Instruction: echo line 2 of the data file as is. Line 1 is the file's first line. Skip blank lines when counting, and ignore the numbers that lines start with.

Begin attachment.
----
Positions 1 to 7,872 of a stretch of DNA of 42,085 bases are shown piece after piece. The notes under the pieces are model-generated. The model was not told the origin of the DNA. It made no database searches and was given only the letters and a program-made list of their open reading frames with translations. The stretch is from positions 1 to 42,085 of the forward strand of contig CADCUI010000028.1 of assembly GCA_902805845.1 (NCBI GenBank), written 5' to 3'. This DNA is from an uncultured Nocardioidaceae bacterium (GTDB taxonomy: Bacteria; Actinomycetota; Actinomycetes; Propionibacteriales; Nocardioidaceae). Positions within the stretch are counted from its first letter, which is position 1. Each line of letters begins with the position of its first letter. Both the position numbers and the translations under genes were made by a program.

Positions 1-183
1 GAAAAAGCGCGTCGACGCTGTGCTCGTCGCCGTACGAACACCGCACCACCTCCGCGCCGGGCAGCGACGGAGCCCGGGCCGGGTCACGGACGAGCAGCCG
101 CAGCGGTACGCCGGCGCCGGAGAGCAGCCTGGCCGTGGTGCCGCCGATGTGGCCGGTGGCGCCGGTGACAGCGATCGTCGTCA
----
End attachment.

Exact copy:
Positions 1-183